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Some Thoughts on Crazy-Stupid Valuations

Nov 5, 2016

In this issue:
» CV sales in October bring hopes of revival
» A quick round up of global markets
» ....and more!
0:00
Sarvajeet Bodas, Research analyst

Let me ask you a simple question: How would you value a company making a net loss almost double its net sales?

You probably wouldn't touch that company unless the bottomline were in the green. That's fundamental, right? You would want to see how the business model evolves. How the company progresses with its products and services. More importantly, you would want to see if the company is earning a profit and able to generate free cash flow.

But sometimes, things get crazy, especially in the ecommerce space.

I am talking about the recent acquisition of Ibibo by MakeMyTrip (MMT). As per Mint, the deal is pegged at US$720 million. That's nearly eight times Ibibo's FY16 sales. Crazy, right? Then consider this: Ibibo has been making losses the past three years.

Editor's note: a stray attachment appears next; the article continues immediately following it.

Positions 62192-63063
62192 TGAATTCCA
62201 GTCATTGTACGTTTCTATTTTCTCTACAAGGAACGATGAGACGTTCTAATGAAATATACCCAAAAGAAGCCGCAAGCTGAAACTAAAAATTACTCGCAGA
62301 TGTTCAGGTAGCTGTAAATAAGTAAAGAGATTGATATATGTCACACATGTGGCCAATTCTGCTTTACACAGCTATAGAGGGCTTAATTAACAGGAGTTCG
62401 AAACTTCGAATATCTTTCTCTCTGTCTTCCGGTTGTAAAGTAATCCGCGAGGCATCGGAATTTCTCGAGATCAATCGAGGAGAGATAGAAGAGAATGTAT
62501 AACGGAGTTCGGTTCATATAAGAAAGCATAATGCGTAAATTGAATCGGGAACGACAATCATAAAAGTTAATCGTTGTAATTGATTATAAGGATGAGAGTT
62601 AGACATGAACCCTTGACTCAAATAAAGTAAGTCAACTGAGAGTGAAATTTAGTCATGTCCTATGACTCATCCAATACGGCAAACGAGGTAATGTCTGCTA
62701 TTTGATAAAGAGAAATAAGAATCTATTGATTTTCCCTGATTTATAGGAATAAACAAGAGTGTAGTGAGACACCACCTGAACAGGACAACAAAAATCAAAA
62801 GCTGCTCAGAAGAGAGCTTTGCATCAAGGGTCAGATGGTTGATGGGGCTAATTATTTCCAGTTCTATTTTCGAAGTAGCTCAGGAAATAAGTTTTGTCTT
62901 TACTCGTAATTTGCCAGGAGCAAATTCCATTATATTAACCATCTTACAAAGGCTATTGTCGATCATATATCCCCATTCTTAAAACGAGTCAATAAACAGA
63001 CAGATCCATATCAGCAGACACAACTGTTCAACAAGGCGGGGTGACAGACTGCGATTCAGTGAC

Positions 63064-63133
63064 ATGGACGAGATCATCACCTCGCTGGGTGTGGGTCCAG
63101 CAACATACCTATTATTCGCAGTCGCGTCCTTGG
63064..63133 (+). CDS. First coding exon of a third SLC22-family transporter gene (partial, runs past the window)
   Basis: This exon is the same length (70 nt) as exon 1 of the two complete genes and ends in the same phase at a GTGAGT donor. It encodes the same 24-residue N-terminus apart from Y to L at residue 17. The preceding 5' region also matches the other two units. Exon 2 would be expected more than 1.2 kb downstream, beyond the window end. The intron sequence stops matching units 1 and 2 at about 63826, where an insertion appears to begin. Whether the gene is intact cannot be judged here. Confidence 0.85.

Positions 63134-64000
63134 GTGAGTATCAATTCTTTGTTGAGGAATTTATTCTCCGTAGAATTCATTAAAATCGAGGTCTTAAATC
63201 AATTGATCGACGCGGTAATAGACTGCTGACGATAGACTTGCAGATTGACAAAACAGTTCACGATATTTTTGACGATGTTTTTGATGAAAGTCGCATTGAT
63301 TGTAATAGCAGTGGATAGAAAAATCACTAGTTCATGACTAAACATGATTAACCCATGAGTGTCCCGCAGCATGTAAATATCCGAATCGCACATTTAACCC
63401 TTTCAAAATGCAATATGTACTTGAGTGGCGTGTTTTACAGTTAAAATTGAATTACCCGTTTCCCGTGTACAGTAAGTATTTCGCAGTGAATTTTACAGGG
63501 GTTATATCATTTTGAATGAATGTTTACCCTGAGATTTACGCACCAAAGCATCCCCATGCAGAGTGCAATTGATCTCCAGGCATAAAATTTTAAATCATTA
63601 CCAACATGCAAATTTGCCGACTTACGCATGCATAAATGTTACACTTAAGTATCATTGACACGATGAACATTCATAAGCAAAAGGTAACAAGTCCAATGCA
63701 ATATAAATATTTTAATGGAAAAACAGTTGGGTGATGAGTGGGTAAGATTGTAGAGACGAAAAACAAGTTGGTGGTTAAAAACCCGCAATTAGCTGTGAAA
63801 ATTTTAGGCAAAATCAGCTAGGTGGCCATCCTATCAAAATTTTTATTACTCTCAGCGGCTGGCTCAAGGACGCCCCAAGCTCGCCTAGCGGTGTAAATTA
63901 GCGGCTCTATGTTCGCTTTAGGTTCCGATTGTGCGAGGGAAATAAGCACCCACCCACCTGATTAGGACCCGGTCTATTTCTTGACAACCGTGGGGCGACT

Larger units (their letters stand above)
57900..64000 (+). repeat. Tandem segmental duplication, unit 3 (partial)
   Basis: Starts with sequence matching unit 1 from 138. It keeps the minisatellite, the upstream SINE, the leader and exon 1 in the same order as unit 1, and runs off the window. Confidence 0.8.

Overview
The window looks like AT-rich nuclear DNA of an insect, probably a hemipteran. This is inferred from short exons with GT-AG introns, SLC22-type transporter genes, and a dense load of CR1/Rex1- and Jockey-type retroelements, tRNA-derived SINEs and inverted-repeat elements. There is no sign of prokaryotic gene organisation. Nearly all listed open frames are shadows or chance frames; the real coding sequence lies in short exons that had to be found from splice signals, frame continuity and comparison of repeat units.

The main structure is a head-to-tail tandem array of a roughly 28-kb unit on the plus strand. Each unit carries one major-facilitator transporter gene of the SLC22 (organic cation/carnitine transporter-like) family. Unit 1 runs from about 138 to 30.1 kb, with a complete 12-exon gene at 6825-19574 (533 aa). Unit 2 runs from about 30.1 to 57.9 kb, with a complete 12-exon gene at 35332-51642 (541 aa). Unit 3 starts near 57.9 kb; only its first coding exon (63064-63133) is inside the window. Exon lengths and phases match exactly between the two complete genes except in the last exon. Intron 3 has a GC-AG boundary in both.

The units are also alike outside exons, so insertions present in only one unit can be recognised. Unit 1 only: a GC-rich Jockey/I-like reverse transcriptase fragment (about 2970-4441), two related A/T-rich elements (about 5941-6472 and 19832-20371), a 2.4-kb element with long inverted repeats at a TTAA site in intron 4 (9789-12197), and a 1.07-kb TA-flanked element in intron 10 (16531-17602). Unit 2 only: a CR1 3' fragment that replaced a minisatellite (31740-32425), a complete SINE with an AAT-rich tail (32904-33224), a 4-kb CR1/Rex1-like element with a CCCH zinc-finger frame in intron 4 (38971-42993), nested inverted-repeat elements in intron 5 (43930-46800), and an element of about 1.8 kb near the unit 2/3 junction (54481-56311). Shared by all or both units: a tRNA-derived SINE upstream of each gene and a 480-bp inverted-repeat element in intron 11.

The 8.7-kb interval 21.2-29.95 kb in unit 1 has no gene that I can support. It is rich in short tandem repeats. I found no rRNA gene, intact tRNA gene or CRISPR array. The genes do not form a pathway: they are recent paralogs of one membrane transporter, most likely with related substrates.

But wait...it gets crazier.

MMT itself is bleeding. In FY16, the company posted a net loss of US$89 million. The latest 1QFY17 results showed a loss of US$14 million. What the hell is going on here? A bleeding company acquires a loss-making company. A match made in heaven, I guess.

So the rational person asks: How will MMT fund this acquisition? Here, the company has two options. Either through debt (cash-based acquisition) or through equity dilution (stock-based acquisition where the shareholders of the target company get stock of the acquiring company). Ibibo and MMT are going with the second option.

What does equity dilution mean? It means treating shares as a currency note and issuing more of it so as to buy the target entity (although it is a different thing that MMT is not making any profit).